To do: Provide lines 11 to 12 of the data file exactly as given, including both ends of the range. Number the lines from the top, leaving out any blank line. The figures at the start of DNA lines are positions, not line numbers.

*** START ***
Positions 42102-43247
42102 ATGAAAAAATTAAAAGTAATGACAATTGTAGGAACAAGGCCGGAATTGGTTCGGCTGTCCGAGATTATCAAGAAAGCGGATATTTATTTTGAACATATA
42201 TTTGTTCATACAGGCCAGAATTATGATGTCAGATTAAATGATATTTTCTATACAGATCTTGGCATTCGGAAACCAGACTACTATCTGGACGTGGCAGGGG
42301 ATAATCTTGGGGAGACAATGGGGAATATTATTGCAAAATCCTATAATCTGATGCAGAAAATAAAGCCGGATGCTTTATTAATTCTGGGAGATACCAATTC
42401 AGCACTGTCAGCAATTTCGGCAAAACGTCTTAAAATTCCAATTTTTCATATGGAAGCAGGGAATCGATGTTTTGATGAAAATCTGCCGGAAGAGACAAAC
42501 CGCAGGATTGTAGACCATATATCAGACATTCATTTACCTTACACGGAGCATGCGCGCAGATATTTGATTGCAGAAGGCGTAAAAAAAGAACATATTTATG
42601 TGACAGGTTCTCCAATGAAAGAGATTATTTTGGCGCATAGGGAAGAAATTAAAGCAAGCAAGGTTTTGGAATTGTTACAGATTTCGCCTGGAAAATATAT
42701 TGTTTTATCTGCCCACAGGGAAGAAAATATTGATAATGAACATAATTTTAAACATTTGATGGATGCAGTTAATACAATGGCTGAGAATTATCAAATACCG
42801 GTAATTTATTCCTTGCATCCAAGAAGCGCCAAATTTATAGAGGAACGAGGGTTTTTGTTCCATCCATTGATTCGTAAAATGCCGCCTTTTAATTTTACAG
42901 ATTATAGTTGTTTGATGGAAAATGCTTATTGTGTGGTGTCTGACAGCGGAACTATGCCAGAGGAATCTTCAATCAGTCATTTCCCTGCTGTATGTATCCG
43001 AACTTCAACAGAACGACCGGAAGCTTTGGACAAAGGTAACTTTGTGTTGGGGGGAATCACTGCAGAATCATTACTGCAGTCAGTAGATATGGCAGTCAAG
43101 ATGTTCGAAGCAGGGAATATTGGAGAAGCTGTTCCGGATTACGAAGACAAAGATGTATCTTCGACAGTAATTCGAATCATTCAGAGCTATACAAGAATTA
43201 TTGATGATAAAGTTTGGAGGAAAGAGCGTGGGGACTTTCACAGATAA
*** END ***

43001 AACTTCAACAGAACGACCGGAAGCTTTGGACAAAGGTAACTTTGTGTTGGGGGGAATCACTGCAGAATCATTACTGCAGTCAGTAGATATGGCAGTCAAG
43101 ATGTTCGAAGCAGGGAATATTGGAGAAGCTGTTCCGGATTACGAAGACAAAGATGTATCTTCGACAGTAATTCGAATCATTCAGAGCTATACAAGAATTA